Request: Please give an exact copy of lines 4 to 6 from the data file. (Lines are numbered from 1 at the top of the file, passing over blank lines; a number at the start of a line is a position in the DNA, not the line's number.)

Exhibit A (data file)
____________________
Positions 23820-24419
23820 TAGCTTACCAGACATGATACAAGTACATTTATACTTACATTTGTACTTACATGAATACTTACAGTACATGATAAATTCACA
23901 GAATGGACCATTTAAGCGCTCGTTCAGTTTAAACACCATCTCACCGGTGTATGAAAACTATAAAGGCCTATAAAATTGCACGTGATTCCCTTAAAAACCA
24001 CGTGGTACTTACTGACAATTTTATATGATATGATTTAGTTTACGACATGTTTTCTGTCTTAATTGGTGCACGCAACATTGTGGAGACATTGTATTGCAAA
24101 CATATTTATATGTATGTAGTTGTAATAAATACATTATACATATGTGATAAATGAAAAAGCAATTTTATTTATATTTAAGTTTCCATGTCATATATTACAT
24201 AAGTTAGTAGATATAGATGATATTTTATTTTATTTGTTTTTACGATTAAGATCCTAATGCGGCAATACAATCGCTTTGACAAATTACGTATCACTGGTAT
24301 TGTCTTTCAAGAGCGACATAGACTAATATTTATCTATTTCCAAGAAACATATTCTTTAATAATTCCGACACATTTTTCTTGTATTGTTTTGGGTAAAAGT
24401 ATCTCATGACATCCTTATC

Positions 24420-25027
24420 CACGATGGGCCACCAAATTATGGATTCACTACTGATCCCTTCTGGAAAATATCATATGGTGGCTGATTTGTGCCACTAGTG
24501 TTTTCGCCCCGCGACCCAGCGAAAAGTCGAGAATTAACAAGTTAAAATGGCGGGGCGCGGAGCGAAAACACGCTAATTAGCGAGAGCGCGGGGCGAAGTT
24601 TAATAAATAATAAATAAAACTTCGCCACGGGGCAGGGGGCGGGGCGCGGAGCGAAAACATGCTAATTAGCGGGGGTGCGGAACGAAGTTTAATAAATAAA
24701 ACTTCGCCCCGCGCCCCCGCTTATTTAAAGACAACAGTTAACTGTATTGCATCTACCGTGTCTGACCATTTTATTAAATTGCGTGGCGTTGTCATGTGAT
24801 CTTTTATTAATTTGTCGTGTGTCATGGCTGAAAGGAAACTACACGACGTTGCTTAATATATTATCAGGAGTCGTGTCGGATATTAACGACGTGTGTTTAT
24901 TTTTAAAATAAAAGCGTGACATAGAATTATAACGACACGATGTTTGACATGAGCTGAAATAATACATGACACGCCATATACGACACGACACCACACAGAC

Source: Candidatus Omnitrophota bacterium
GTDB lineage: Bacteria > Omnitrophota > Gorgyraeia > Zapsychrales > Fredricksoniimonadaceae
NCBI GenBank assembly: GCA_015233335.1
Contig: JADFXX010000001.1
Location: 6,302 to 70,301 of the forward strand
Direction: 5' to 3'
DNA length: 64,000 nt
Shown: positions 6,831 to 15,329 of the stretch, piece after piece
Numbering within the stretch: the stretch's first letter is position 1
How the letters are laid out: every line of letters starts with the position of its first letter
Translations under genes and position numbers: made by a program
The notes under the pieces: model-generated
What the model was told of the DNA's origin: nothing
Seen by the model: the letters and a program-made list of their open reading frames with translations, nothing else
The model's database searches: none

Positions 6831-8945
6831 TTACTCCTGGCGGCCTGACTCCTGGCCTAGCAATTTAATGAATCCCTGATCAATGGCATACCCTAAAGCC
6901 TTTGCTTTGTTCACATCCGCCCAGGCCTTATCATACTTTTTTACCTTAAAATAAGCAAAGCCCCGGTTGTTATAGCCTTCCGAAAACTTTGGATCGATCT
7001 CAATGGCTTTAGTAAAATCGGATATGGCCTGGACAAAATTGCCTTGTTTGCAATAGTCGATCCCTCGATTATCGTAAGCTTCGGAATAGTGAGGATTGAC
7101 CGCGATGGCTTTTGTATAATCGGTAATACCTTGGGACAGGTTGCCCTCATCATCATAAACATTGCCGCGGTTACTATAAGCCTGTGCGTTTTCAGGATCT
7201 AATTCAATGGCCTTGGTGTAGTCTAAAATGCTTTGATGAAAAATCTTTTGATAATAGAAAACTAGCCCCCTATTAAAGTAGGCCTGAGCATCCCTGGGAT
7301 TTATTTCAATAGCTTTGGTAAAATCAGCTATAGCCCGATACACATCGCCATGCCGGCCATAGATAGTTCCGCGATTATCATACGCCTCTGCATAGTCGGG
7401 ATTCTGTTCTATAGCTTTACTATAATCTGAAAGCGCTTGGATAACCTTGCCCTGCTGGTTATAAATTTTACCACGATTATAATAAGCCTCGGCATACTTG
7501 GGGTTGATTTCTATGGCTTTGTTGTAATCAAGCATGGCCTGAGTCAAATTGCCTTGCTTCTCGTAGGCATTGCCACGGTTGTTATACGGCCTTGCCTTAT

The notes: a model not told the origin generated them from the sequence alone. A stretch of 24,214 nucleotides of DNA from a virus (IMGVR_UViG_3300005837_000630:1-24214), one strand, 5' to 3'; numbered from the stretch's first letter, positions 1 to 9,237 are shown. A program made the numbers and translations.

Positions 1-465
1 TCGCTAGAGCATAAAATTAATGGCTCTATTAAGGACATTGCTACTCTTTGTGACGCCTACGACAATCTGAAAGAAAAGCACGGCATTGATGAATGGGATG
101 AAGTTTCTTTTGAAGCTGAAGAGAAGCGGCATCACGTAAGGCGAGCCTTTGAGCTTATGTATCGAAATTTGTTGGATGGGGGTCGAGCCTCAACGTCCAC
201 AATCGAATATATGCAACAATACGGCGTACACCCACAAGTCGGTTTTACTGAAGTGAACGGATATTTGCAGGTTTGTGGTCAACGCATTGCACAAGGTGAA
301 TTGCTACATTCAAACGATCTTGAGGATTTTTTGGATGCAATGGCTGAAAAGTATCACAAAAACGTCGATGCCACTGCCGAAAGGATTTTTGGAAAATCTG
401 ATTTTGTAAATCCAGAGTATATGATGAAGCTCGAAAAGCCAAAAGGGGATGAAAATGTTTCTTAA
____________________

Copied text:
24001 CGTGGTACTTACTGACAATTTTATATGATATGATTTAGTTTACGACATGTTTTCTGTCTTAATTGGTGCACGCAACATTGTGGAGACATTGTATTGCAAA
24101 CATATTTATATGTATGTAGTTGTAATAAATACATTATACATATGTGATAAATGAAAAAGCAATTTTATTTATATTTAAGTTTCCATGTCATATATTACAT
24201 AAGTTAGTAGATATAGATGATATTTTATTTTATTTGTTTTTACGATTAAGATCCTAATGCGGCAATACAATCGCTTTGACAAATTACGTATCACTGGTAT